Your interest rate will "track" the base rate of the Bank of England, plus a few per cent. So, if that base rate increases by 0.5%, so will the interest on your loan. These types of mortgages are usually fixed for between two and five years, but if you shop around you might be able to find a "lifetime" tracker mortgage that lasts the entire term.


What is a discount mortgage?

Choosing this type of mortgage means you will earn a discount on the lender's SVR. This discount is usually fixed for two or three years, and it makes sense to shop around for these deals. That's because some lenders will offer larger discounts but their SVR may be higher to begin with, so you need to work out which deal is going to offer the greatest saving overall.


What is an offset mortgage?

Offset mortgages allow you to use any savings to reduce the amount of interest you pay. Let's say you've taken out a mortgage of £150,000 but you have another £20,000 sat in your savings account. These savings help to offset your mortgage, so you're only paying off the interest on the difference, which in this example is £130,000. Of course, if you withdraw your savings then your mortgage is no longer offset.


What is a current account mortgage?

These types of mortgages are less common than they used to be. Here, your current account is rolled into one with the mortgage to give you one balance. So, if you had a mortgage of £100,000 and savings of £5,000, you would essentially be £95,000 overdrawn. You still make a regular repayment each month, and any extra credit in your account acts as an overpayment. You're likely to pay a higher interest rate on these types of mortgages simply because of the flexibility they give you.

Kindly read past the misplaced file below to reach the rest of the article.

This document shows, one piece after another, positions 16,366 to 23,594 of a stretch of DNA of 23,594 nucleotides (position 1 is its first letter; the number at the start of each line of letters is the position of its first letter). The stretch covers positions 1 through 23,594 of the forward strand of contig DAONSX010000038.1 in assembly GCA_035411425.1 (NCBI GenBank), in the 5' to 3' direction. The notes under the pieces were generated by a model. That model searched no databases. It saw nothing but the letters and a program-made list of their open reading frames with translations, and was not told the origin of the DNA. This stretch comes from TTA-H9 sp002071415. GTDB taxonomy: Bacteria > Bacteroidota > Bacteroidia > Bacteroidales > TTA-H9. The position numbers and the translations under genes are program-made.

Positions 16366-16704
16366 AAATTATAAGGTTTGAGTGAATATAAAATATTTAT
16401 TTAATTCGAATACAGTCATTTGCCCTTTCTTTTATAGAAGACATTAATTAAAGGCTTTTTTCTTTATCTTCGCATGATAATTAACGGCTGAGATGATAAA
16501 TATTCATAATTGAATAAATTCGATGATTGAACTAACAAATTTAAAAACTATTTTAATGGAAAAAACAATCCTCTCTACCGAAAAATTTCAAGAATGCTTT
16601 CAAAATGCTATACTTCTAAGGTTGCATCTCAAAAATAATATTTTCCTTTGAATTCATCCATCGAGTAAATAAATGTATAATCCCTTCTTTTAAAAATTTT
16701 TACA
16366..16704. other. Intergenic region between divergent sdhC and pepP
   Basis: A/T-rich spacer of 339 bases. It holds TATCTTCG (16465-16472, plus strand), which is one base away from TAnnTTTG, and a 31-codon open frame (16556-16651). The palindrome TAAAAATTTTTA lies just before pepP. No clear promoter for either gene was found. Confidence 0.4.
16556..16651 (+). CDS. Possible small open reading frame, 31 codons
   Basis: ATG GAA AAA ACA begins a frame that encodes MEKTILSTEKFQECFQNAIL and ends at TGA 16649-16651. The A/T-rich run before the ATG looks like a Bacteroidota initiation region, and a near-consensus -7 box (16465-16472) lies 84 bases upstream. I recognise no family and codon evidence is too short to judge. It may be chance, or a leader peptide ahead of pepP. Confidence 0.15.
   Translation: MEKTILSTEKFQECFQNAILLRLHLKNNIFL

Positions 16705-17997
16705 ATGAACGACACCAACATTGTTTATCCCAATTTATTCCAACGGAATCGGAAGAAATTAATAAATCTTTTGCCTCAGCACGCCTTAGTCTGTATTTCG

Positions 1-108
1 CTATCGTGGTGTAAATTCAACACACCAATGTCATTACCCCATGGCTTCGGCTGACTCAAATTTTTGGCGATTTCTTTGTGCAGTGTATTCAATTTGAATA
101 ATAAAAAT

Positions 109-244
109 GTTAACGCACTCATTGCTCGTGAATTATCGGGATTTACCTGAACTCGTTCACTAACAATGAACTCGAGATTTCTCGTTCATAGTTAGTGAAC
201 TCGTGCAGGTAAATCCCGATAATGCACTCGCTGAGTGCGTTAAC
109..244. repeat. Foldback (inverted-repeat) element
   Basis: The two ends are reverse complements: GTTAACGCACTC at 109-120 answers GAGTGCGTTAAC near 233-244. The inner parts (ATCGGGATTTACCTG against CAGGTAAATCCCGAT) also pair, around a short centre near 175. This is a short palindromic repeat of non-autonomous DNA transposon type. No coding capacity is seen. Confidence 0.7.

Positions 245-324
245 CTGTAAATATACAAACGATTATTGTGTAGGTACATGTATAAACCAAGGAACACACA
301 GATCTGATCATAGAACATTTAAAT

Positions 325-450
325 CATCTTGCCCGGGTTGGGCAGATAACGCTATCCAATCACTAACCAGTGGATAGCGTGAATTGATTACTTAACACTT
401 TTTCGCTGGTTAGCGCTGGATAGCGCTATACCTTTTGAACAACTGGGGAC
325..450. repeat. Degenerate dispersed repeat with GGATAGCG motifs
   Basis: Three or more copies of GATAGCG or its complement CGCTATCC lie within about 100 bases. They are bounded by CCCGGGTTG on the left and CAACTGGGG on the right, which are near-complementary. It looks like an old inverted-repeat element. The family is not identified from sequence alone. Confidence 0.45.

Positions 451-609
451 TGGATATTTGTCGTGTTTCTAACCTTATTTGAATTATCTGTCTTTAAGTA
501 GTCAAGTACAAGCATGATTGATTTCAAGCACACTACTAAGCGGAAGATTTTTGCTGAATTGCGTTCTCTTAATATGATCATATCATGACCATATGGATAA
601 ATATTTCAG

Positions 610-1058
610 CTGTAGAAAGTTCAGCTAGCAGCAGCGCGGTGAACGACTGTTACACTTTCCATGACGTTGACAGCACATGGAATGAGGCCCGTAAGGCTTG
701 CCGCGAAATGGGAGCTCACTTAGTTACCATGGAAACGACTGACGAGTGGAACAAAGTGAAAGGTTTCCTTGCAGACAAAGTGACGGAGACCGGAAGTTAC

What is a flexible mortgage?

A flexible mortgage deal will allow you to make overpayments and underpayments to the overall loan, usually a fixed percentage of the total in any calendar year, without being penalised.


Hopefully you now have a greater understanding of all the different types of mortgages, how they work and their pros and cons. Everyone's circumstances are unique, so what's right for someone else may not be the ideal solution for you. The key is to do your research, shop around and make sure you find a deal you're happy with and can afford to repay.

If you are looking to make a purchase but you're new to the property market, we know it can feel like quite a daunting step to take. Help is at hand, though - check out our comprehensive , where all your questions are covered in detail.

Once you've secured your mortgage, we're here to support you on the next step of the journey. Our nationwide panel of expert solicitors provide fixed fee** conveyancing services that can make your life easier by taking care of all the legal formalities and paperwork that come with buying a house.

It takes only a few seconds to get a quote online, or you can give us a call on and we'll be ready and waiting to help you realise your dream of owning your first home.

Your Fixed Legal Fee** quote from Homeward Legal ensures that you pay no more than we have quoted you for and is based on the information you’ve provided to us being true and accurate.

There are specific circumstances on a minority of transactions that may require additional charges that could not be foreseen at the outset.

A list of those charges and explanations can be found here with details of the potential cost. These will only be charged following discussion with your conveyancer with a clear explanation of what they are for.

Share this guide:

More from this category